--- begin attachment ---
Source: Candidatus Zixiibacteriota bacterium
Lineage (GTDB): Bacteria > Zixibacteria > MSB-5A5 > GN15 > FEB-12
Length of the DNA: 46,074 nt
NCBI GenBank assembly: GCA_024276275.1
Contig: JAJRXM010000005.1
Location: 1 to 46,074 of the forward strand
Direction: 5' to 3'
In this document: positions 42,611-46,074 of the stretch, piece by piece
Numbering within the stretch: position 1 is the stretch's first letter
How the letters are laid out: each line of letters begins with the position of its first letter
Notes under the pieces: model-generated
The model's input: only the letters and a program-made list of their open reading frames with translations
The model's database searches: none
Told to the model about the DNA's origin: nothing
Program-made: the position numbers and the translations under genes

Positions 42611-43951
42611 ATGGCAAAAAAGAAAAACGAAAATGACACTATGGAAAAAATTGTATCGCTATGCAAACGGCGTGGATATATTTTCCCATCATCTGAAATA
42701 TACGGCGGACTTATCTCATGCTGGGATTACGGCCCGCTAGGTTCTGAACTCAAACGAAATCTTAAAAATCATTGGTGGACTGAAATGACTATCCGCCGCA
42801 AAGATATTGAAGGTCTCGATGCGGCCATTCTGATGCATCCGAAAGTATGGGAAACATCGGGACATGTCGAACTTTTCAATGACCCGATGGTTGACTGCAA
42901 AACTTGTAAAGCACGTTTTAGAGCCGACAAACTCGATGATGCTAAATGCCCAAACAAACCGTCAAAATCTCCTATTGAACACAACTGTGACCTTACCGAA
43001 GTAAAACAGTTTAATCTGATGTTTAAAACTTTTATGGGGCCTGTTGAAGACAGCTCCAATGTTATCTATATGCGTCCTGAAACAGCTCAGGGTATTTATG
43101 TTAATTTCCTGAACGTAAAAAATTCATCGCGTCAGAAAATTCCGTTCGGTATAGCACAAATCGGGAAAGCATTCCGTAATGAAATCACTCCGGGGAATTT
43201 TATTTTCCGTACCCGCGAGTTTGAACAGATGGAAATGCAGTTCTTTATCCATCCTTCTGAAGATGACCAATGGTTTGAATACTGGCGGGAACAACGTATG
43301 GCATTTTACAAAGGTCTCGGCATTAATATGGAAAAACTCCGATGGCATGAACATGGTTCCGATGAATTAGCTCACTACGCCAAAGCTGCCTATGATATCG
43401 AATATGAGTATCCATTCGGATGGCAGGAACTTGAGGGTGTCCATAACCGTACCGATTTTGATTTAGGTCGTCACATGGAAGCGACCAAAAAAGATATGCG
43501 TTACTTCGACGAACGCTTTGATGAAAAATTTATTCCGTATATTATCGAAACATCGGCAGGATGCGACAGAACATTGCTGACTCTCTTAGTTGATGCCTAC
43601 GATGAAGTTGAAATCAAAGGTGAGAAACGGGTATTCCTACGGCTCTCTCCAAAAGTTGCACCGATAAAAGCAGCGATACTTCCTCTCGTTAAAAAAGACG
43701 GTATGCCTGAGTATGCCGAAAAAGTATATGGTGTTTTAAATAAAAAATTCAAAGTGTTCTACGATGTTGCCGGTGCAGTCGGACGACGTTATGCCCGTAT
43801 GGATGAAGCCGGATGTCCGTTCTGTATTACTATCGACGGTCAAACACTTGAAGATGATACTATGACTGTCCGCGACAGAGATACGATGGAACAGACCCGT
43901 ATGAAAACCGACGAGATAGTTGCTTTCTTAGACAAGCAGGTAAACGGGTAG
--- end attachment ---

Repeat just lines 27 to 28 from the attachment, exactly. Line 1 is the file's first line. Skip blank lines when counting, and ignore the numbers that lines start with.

43601 GATGAAGTTGAAATCAAAGGTGAGAAACGGGTATTCCTACGGCTCTCTCCAAAAGTTGCACCGATAAAAGCAGCGATACTTCCTCTCGTTAAAAAAGACG
43701 GTATGCCTGAGTATGCCGAAAAAGTATATGGTGTTTTAAATAAAAAATTCAAAGTGTTCTACGATGTTGCCGGTGCAGTCGGACGACGTTATGCCCGTAT